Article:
Q. T. Meng a,b,*, A. Bechtelc, R. F. Sachsenhoferc, Z. J. Liua,b, D. Grossc, P. C. Suna,b, F. Hua,b, L. Lia,b, K. B Wanga,b, C. Xua,b, L. L. Chena,b, and W. R. Zenga,b

a College of Earth Sciences, Jilin University, 130061 Changchun, China.

b Key Laboratory for Oil Shale and Paragenetic Energy Minerals, Changchun, 130061, Jilin Province, China.

c Department Applied Geosciences and Geophysics, Montanuniversität Leoben, Peter-Tunner Str.5, A-8700 Leoben, Austria.

* Corresponding author, email: mengqt@jlu.edu.cn

The Middle Jurassic Shimengou Formation in the Qaidam Basin, NW China, includes coals and lacustrine source rocks which locally reach oil shale quality (i.e. yielding >3.5 % oil on low-temperature distillation). In the present study, the palaeo-depositional environment and hydrocarbon potential of the 84.5 m thick Shale Member of the Shimengou Formation are investigated based on bulk geochemical parameters, organic petrographic data, biomarker analysis, and stable isotope geochemistry of 88 core samples.
The Shale Member was deposited in an anoxic freshwater lake which formed following the drowning of a precursor low-lying mire. Variations in bulk geochemical parameters allow four informal units to be identified, referred to (from the base up) as Units 1 to 4. These contain intervals of oil shale of varying thicknesses. In Unit 1, mudstones in the interval referred to as oil shale Layer 1 (true thickness [TD]: 2.06 m) are OM-rich as a result of algal blooms and photic zone anoxia, and correspond to an initial flooding event. Subsequently, productivity of aquatic organisms decreased, resulting in the deposition of organic-lean mudstones in Unit 2. Oil shale Layers 2 (TD: 2.03 m) and 3 (TD: 8.03 m) near the base of Unit 3 were deposited during maximum water depths. As with Layer 1, high productivity by algal blooms resulted in photic zone anoxia in a stratified water column. The shales in the upper part of Unit 3 are characterized by high TOC contents and a gradual increased input of terrigenous OM, and were deposited in a stable semi-deep lake. Finally, organic-lean mudstones in Unit 4 were deposited in shallow lacustrine conditions. The reconstruction of depositional environments in thick, non-marine shale-rich successions by mineralogical, petrographic and inorganic geochemical methods may be challenging as a result of the homogenous composition of component mudstones. The results of this study indicate, however, that sub-division and basin-wide correlation of such intervals can be achieved by organic geochemical analyses.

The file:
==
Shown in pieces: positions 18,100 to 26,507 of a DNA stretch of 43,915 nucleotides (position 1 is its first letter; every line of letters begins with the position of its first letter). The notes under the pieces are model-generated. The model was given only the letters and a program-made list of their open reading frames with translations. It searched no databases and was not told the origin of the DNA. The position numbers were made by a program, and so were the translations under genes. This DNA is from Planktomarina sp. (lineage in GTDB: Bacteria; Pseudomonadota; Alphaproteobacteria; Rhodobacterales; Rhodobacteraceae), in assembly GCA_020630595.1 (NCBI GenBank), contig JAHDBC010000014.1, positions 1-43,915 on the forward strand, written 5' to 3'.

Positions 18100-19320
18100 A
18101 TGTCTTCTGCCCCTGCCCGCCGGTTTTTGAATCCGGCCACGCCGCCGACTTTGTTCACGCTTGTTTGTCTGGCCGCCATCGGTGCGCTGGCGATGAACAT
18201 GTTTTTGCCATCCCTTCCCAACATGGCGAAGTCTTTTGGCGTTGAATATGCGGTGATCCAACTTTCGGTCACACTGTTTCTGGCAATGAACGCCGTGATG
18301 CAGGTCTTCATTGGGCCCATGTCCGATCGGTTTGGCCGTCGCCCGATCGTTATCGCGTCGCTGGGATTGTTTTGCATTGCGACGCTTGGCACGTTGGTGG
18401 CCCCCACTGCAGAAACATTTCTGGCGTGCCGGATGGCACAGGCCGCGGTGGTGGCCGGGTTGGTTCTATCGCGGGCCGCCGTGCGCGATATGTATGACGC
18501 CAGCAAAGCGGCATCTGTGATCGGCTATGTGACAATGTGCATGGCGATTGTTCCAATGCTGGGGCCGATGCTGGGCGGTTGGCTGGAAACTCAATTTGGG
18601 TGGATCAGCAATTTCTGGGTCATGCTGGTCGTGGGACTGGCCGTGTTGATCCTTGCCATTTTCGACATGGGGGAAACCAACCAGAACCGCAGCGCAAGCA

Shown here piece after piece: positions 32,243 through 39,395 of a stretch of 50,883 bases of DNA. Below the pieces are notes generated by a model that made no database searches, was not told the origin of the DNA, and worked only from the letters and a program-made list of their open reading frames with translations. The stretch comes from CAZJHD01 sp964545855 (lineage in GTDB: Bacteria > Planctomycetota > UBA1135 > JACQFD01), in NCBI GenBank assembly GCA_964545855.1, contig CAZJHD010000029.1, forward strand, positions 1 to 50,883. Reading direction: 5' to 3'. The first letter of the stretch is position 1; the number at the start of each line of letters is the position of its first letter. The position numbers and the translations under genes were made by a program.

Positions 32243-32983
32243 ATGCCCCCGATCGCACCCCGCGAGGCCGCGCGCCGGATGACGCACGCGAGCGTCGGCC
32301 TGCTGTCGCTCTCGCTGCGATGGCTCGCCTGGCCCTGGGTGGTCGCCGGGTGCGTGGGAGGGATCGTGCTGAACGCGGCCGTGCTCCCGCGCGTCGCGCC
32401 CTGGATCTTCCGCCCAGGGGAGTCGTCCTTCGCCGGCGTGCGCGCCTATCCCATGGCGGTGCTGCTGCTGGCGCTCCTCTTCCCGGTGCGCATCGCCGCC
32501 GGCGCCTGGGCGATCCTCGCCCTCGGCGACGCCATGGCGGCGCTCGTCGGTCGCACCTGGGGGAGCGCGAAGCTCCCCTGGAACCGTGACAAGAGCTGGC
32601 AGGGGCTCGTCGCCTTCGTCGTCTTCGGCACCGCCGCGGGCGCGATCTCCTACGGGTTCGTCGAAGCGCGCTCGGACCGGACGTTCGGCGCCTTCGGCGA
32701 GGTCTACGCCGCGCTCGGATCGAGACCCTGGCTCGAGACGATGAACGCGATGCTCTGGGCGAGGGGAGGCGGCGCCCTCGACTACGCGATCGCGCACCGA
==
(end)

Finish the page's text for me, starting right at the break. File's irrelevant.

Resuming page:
Oil shales and organic-rich mudstones in Units 1 and 3 of the Shimengou Formation Shale Member are excellent oil-prone source-rocks with a Source Potential Index of 3.2 t HC/m2. Considering the large area covered by the Shimengou Formation in the northern Qaidam Basin (~34,000 km2), the results of this study highlight the regional significance for future petroleum exploration. They indicate that variations in organic productivity and dilution by minerals are key factors controlling the abundance and type of organic matter in the formation. An understanding of these factors will assist with the identification of exploration targets.

Key words: Biomarkers, lacustrine source rocks, depositional environment, hydrocarbon potential, oil shale, alginite, Shimengou Formation, Qaidam Basin, China.

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